tue 27/09/2022

comedians

Wonderville Magic and Cabaret review - fast-paced show delivers the promised wonder

There’s nothing quite like magic, live, up close and personal. Sure there are the TV spectaculars, the casino resort mega-shows and even The Masked Magician to pull back the curtains, but there’s a frisson in the air when the card that’s in your...

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Blu-ray: The Saphead

Buster Keaton made his name in a series of two-reel shorts made from 1917 onwards; The Saphead, from 1920, was his first starring role in a feature film.It’s in no way comparable to the classics which Keaton produced and directed in his mid-...

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Man vs Bee, Netflix review - or should it be Bee vs Bean?

Rowan Atkinson’s strange little comedy (written by Will Davies) is the story of Trevor Bingley, a rather pitiable late-middle-aged man who finds a new job as a house-sitter for a disdainful and ridiculously wealthy couple, Nina and Christian Kolstad...

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Hacks, Prime Video review - what's so funny about a career in comedy?

Acidic showbiz drama Hacks premiered on HBO Max in the States a year ago, and subsequently won a hatful of awards including three Emmys. Now, here it is on Prime Video, so we can get to see what all the fuss is about.Most of it is about Jean Smart’s...

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Project Dictator, New Diorama Theatre review - anarchic satire

When Rhum + Clay conceived this show, the idea of a comic becoming a political leader might have prompted thoughts of Boris Johnson's carefully cultivated buffoonery on "Have I Got News For You" and elsewhere. Since then, a certain Volodymyr...

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The Real Charlie Chaplin review - not as revealing as its title suggests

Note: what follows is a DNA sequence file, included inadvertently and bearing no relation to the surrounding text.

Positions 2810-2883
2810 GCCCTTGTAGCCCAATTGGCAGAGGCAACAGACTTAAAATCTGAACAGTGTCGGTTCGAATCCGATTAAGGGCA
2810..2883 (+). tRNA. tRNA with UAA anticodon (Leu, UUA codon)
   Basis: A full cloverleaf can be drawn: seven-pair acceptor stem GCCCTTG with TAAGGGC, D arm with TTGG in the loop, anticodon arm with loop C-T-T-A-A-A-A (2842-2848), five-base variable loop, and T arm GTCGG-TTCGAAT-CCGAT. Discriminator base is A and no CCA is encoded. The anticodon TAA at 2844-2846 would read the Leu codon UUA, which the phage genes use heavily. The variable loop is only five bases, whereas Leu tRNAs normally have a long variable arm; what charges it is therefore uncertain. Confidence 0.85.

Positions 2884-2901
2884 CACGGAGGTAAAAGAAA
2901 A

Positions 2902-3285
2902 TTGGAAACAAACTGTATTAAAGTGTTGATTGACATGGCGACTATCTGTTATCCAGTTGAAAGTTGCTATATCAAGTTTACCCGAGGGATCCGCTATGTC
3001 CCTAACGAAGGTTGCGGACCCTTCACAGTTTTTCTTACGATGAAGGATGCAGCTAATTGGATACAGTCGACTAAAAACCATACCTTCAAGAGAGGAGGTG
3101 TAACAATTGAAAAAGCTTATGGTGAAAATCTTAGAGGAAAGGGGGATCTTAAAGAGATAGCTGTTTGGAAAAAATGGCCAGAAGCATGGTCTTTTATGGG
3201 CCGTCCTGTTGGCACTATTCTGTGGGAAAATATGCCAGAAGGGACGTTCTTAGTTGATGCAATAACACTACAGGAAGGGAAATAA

Even today, Charlie Chaplin still earns glowing accolades from critics for his work during the formative years of cinema, though a contemporary viewing public saturated in CGI and superheroes might struggle to see the allure of his oeuvre as the “...

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theartsdesk Q&A: writer and comedian Tom Davis

After leaving school at 14, Tom Davis spent 10 years working as a scaffolder on building sites, while always harbouring what he thought was the impossible dream of getting into comedy. Hailing from Sutton in south London, he had a go at standup and...

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Rosie Wilby: The Breakup Monologues review - do breakups make us stronger, better people?

According to Rosie Wilby, “breaking up and staying together are simply two sides of the same coin. They are a flick of a switch apart, separated only by one fleeting moment of madness, or perhaps clarity.” Wilby’s book The Breakup Monologues: The...

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Best of 2020: TV

Okay, so some people taught themselves the violin or wrote a novel, but under this year’s circumstances, it was inevitable that television (terrestrial, cable, online or otherwise) was going to clean up. With large chunks of the population forced to...

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Taskmaster, Channel 4 review - comedy show makes seamless transfer

After nine successful series, a Bafta and an Emmy nomination, Taskmaster has moved from Dave to Channel 4 – amusingly, the broadcaster that its creator Alex Horne first took it to but which turned it down. It has made the transition seamlessly – ie...

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Quarter Life Crisis, Bridge Theatre review – slender and superficial

Success smells sweet. The Bridge Theatre’s pioneering season of one-person plays continues with sell-out performances of David Hare’s Beat the Devil and Fuel’s production of Inua Ellams’s An Evening with an Immigrant, with both having their runs...

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An American Pickle review - sweet and sour screwball comedy

Seth Rogen offers up double the laughs by taking on both lead roles in a time-hopping, Rip-Van-Winkle screwball comedy, but with an oddly mixed conservative message about the merits of family and religion.The screenplay is based on a four-...

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